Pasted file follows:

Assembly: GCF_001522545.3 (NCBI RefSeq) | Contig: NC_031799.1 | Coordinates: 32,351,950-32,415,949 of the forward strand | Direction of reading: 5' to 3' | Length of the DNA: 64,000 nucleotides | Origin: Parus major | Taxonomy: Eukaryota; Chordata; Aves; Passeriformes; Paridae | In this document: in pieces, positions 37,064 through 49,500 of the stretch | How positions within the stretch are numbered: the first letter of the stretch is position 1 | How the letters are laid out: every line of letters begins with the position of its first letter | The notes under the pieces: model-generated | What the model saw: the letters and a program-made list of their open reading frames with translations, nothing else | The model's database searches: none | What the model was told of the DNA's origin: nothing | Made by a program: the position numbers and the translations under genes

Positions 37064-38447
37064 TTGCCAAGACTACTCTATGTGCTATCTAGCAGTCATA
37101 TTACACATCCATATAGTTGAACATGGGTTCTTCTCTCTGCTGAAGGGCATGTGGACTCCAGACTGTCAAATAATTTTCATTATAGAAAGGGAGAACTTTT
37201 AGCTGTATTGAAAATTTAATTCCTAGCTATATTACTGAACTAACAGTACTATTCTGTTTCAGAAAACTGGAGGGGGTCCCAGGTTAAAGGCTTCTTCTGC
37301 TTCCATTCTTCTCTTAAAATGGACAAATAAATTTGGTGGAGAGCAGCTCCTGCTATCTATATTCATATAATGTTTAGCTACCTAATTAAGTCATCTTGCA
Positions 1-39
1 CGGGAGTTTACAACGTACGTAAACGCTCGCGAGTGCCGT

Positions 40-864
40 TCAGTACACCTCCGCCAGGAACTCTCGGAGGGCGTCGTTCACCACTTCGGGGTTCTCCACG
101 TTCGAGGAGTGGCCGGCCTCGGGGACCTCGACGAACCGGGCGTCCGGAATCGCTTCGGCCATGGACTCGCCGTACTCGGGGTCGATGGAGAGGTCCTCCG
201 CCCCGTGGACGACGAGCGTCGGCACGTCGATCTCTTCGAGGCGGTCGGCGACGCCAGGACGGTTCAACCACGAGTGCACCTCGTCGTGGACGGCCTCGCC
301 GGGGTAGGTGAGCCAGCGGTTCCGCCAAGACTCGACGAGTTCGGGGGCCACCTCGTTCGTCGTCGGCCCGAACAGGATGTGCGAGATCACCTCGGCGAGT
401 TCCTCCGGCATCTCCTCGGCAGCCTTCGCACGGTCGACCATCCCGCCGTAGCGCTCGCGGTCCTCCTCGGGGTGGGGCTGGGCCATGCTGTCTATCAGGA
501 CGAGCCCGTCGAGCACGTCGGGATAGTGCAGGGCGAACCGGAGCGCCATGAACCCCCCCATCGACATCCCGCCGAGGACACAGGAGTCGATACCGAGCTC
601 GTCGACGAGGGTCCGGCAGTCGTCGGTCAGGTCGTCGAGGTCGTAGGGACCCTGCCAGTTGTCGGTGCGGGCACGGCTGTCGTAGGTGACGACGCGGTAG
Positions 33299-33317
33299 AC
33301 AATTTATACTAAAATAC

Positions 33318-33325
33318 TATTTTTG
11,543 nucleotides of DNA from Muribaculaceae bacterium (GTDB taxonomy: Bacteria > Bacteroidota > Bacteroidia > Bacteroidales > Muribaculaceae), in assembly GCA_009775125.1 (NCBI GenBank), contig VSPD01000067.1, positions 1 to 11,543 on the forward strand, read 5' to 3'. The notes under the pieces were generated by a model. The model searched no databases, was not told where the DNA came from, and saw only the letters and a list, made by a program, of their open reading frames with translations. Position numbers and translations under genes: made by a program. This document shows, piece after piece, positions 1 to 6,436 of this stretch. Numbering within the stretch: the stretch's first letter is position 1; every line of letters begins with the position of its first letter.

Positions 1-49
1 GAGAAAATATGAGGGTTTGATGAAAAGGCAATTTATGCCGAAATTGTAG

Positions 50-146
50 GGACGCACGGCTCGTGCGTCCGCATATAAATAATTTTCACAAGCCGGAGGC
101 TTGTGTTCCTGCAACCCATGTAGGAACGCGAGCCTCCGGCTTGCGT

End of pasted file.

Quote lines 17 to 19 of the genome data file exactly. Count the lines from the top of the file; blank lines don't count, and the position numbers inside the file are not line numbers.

Positions 33299-33317
33299 AC
33301 AATTTATACTAAAATAC